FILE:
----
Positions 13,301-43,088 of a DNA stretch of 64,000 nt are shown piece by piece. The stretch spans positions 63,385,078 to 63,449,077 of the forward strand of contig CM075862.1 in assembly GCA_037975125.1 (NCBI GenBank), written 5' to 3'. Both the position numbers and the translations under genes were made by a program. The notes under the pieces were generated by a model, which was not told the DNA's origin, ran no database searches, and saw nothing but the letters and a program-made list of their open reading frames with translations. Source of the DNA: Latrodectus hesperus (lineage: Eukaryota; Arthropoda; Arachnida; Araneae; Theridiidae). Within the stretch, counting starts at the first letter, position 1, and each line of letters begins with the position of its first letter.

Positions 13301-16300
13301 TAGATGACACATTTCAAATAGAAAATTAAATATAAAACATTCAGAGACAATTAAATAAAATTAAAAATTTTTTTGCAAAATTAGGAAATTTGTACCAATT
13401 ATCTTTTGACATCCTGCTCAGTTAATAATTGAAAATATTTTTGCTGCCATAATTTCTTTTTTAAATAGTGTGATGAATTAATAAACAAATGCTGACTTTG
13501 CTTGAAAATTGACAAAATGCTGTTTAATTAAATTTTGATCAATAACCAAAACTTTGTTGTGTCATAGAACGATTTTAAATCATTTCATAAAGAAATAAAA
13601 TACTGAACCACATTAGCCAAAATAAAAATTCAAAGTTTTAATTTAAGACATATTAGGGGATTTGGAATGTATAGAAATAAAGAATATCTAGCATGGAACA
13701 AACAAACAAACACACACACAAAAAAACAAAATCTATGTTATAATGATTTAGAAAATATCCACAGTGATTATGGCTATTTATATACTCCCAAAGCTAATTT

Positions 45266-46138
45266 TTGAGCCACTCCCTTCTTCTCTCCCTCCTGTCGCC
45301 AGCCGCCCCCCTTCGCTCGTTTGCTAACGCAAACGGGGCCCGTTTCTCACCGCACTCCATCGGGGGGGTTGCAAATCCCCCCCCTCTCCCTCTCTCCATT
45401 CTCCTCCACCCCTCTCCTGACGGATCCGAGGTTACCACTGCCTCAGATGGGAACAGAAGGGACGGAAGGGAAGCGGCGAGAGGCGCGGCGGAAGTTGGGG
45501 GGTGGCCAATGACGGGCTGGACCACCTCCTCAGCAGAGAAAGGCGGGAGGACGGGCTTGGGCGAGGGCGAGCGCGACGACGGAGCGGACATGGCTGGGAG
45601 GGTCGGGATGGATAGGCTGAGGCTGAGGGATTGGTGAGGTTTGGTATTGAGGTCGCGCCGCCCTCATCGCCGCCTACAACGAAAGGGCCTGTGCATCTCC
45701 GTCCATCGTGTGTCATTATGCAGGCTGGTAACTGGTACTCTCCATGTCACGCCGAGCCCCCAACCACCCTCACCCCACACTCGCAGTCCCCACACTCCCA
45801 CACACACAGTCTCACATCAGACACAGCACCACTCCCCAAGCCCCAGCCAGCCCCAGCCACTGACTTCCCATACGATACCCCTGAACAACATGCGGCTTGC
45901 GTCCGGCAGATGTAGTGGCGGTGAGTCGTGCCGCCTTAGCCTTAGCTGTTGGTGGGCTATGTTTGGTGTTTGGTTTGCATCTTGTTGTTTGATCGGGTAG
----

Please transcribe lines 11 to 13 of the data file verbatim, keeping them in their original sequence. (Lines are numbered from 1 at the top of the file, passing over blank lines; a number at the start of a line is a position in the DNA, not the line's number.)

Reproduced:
45401 CTCCTCCACCCCTCTCCTGACGGATCCGAGGTTACCACTGCCTCAGATGGGAACAGAAGGGACGGAAGGGAAGCGGCGAGAGGCGCGGCGGAAGTTGGGG
45501 GGTGGCCAATGACGGGCTGGACCACCTCCTCAGCAGAGAAAGGCGGGAGGACGGGCTTGGGCGAGGGCGAGCGCGACGACGGAGCGGACATGGCTGGGAG
45601 GGTCGGGATGGATAGGCTGAGGCTGAGGGATTGGTGAGGTTTGGTATTGAGGTCGCGCCGCCCTCATCGCCGCCTACAACGAAAGGGCCTGTGCATCTCC